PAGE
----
top of page



When you see something that moves you, there remains a kind of emotional afterimage in the minds’ eye. This is what I paint.

Whatever the initial stimulus - be it sky, water, light, earth - I work to create a visual sense of the threshold between  light and matter, the image and the imagined.

While grounded in the natural world, the process of translating an image into paint becomes a matter of abstracting and distilling the details, until the painting hovers between abstraction and representation, embodying the place where the liminal becomes visible.

While working, I think of how the modulation of color signals to the brain that movement is occurring. How does one capture color as movement in a painting?  I perceive painting as a means to explore that concept. Color doesn’t need form because it is the form. I see color’s movement from hue to hue, shade to shade as form.

I strive to create a picture plane that does not admit to being a painting, to blur the border in between the air surrounding the work and the work itself, to create a place of enigma that people can stand in front of and enter into in whatever way they choose. A successful landscape painting is one that seems familiar yet not readily identifiable -- is it sky, land, water, or something else altogether?

Using traditional techniques on very smooth wood and canvas surfaces, I use oils to reveal depth of color and potential colors, much like harmonic overtones in music.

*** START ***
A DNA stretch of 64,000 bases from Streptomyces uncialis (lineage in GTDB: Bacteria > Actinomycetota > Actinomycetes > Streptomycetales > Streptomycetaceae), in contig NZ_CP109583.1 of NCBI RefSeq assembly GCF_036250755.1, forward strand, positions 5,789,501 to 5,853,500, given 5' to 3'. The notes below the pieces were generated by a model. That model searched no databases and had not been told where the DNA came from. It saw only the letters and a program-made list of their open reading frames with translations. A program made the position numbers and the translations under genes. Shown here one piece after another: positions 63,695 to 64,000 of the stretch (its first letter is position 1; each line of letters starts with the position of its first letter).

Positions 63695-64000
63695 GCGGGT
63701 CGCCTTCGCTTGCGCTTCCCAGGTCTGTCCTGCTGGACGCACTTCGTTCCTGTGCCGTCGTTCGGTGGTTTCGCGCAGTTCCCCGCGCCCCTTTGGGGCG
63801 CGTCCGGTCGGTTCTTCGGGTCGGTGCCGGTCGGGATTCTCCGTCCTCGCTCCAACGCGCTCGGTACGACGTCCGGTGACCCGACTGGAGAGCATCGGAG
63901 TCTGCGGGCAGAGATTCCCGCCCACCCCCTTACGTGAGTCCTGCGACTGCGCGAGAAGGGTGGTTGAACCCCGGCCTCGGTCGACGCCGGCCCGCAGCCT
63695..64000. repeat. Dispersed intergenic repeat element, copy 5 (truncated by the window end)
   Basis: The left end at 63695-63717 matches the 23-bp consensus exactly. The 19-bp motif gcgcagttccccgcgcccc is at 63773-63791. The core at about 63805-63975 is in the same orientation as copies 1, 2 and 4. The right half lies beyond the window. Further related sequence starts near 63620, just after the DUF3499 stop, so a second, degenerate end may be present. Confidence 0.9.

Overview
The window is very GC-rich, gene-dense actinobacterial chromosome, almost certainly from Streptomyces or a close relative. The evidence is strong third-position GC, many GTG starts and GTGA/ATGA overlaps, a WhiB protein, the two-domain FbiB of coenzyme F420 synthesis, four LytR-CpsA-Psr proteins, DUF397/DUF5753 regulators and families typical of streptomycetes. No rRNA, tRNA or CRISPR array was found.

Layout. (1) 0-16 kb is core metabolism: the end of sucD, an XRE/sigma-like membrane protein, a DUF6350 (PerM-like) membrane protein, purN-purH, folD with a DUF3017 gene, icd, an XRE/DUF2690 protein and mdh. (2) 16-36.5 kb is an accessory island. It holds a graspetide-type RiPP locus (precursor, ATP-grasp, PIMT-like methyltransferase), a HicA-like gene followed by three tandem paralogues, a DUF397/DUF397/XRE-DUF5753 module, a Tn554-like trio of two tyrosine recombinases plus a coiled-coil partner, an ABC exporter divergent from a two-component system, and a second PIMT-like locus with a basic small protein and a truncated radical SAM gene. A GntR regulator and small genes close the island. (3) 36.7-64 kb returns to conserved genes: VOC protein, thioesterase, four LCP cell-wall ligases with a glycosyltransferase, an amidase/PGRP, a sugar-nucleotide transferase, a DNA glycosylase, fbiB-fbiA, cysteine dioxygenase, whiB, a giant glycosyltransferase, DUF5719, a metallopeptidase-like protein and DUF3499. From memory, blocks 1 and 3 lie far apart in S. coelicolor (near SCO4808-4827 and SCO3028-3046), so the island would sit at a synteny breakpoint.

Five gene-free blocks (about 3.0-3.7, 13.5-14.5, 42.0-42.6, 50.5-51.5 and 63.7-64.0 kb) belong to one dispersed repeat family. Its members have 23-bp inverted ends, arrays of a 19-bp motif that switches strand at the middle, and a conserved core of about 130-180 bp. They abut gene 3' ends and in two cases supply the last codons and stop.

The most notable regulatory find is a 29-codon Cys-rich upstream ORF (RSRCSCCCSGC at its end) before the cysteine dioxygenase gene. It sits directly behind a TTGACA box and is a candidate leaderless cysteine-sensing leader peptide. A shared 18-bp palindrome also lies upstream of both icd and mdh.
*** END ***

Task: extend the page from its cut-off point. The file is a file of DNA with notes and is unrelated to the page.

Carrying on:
From Turner to Rothko to now, I take Clement Greenberg’s notion of the flat painting plane and transform it into a three dimensional space through the use of color and depth of field in which not a brushstroke is revealed. My work has been described as “a corner of a Turner dreaming of a Turner”, and certainly Turner has influenced my work by his ability to provide the viewer with an intensity of experience that transcends the image.  Francis Bacon, Mark Rothko, Francisco de Goya, and Anselm Kiefer - I am drawn to their darkness, their humanity, their passion for their subjects and how they portray that passion.

Concerning the interaction of light and matter, is light a wave or is it a particle?  Is it an action or a material? The paintings are based on reflections of light. As I work I feel as though I am in two places at once, experiencing a sense of traveling within a conversation I am having with the paint. I listen very carefully to color.

While drawing I also have to listen to black and white, albeit in a very different way. Drawings need form because the absence of color demands form. Drawing is about the imprint of human life, about the illusions of permanence, the intimacy, fragility and transience of life They demand a different content. Every subject matter is unique to the media. Using powdered graphite on extremely smooth papers, there are only a few certain images I can use for this medium – those  forms that exhibit their vulnerability and their evaporation into nonexistence: garlics, birds’ nests, feathers, dried roses and mummified bats.   The bat and the rose drawings always depict a solitary form. The garlics, feathers and nests are always presented in doubles. This is a purposeful and critical compositional element that I believe echoes the death of my twin brother. Reciprocity as a concept of life is the basis of these compositions.  

The relationship between painting and drawing remains an ongoing dance of balancing color and image. The paintings present the movement of color and how that gives us access to something beyond matter, as we know it. The drawings represent time passing.

bottom of page